Champagne pushes reform in Beirut meeting with Lebanese president


OTTAWA — Canada’s foreign minister pushed for Lebanon’s president to pursue economic and political reforms as he expressed Canadian solidarity with the embattled Lebanese people.

Foreign Affairs Minister Francois-Philippe Champagne met face-to-face today with Lebanese President Michel Aoun in Beirut, before taking a close-up look at the burned-out hulk of the city’s decimated port.

Champagne marked the meeting with Aoun with a Twitter post that affirmed Canada’s solidarity with the people of Lebanon who have been demanding change since the devastating Aug. 4 explosion that killed 200 people, injured 6,000 and flattened districts of Beirut.

Lebanese people have taken to the streets demanding an independent investigation into the explosion and to protest widespread corruption in their country.

Earlier this week, Champagne told The Canadian Press that Canada was willing to commit the RCMP to work alongside French national police and the FBI in an independent investigation of the explosion.

And Champagne said he would be telling Aoun that any law-enforcement help from Canada would have some very important strings attached — it would have to be credible, transparent and thorough.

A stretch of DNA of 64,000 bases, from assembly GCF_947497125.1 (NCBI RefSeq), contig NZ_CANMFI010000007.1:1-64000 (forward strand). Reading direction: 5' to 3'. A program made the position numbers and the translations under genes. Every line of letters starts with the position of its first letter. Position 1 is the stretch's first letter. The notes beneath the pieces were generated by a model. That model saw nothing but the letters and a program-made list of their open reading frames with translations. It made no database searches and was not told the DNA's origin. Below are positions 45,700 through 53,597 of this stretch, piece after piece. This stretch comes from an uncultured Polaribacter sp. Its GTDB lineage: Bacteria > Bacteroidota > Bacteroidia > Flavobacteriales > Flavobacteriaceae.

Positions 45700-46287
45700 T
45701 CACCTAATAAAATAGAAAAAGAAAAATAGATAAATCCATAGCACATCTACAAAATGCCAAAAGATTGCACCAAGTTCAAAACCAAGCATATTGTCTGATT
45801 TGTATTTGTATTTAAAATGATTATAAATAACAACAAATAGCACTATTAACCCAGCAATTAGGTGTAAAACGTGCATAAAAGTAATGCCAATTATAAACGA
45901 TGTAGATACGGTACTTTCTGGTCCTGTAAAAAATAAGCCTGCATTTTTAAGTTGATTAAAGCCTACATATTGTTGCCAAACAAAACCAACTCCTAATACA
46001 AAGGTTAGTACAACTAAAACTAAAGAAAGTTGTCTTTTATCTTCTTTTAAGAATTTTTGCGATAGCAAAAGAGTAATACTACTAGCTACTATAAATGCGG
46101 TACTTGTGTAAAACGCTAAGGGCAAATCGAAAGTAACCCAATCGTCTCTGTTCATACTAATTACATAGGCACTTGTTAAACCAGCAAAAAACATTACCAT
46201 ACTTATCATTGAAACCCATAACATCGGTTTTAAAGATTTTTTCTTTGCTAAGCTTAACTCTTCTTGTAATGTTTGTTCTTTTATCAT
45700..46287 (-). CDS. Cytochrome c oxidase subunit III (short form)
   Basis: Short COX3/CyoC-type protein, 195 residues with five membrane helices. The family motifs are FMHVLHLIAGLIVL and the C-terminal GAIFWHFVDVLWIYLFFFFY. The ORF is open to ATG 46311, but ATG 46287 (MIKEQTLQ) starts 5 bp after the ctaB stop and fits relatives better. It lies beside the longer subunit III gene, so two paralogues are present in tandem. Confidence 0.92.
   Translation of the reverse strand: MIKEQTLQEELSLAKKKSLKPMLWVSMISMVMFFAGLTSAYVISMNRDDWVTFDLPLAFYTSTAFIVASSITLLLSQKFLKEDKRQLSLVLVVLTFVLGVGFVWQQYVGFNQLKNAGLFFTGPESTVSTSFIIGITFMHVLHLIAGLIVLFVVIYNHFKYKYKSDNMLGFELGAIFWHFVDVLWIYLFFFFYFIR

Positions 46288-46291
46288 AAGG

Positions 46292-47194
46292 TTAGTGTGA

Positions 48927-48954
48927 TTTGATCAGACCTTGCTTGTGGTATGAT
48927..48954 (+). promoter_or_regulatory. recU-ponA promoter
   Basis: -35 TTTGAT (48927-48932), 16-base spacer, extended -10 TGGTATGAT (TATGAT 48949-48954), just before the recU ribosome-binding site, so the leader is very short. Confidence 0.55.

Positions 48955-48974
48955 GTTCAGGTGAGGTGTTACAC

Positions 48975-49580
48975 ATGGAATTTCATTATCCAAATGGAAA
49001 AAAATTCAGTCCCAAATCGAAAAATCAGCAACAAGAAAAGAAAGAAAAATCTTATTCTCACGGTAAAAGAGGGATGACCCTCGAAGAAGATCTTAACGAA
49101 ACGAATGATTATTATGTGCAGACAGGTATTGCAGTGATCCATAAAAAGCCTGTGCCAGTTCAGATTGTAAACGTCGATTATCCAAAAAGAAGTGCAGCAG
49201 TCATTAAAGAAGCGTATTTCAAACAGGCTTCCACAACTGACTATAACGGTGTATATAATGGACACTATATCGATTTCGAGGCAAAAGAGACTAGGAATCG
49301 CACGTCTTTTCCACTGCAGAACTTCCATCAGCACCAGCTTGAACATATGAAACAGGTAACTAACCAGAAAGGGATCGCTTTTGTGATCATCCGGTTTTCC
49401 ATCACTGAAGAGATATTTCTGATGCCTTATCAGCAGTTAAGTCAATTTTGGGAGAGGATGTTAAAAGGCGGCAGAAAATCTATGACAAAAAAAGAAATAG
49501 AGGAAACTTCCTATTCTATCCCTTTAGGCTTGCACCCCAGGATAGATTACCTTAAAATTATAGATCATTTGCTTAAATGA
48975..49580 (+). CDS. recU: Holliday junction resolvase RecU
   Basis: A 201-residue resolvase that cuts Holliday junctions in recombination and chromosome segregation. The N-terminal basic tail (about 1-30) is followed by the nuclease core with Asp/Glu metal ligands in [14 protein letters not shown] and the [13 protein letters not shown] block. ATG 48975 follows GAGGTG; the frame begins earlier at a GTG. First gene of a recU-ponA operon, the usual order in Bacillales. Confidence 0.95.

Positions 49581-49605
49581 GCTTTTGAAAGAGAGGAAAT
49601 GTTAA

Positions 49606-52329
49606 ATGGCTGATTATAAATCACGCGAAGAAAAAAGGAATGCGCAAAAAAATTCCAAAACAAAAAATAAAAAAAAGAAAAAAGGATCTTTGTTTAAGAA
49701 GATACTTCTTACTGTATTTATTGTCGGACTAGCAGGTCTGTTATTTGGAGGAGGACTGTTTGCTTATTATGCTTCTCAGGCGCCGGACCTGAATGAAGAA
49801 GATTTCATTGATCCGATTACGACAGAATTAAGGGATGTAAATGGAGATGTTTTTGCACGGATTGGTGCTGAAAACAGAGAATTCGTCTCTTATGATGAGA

“I just finished my meeting with (Aoun),” Champagne tweeted.

“I reaffirmed Canada’s solidarity with the people of Lebanon. We spoke about the path forward & the reforms necessary for Lebanon’s sustainable recovery.”

The meeting was the centrepiece of a four-country trip this week that has seen Champagne literally bust the bubble of COVID-19 video diplomacy. He has travelled to Switzerland and Italy, where he also met his Chinese counterpart and pressed for the release of Michael Kovrig and Michael Spavor.

The two Canadian men have been imprisoned in China since December 2018 in what is widely seen as retaliation for Canada’s arrest of Huawei executive Meng Wanzhou on an American extradition warrant.

Champagne’s meeting with Wang Yi came as the two ministers were crossing paths on separate European trips.

While winning the release of Kovrig and Spavor remains Champagne’s top priority, the explosion in Lebanon, which exacerbated a simmering political crisis, is also galvanizing the minister for a very real domestic political reason — the 200,000-strong Lebanese community in Canada has also been loudly calling for change in their homeland.

Champagne posted a video on Twitter from the scene of the explosion after his meeting with Aoun.

“You can smell destruction. You can feel destruction, you can see also the resilience of the Lebanese people,” the minister said, against a vast backdrop of brown and grey ruin.

“We have said we will be there for Lebanon and I can assure you what you’re seeing is only part of the destruction. You cannot even see with your own eyes the size of that destruction.”

Champagne’s trip ends in London where he will meet in person with British Foreign Secretary Dominic Raab.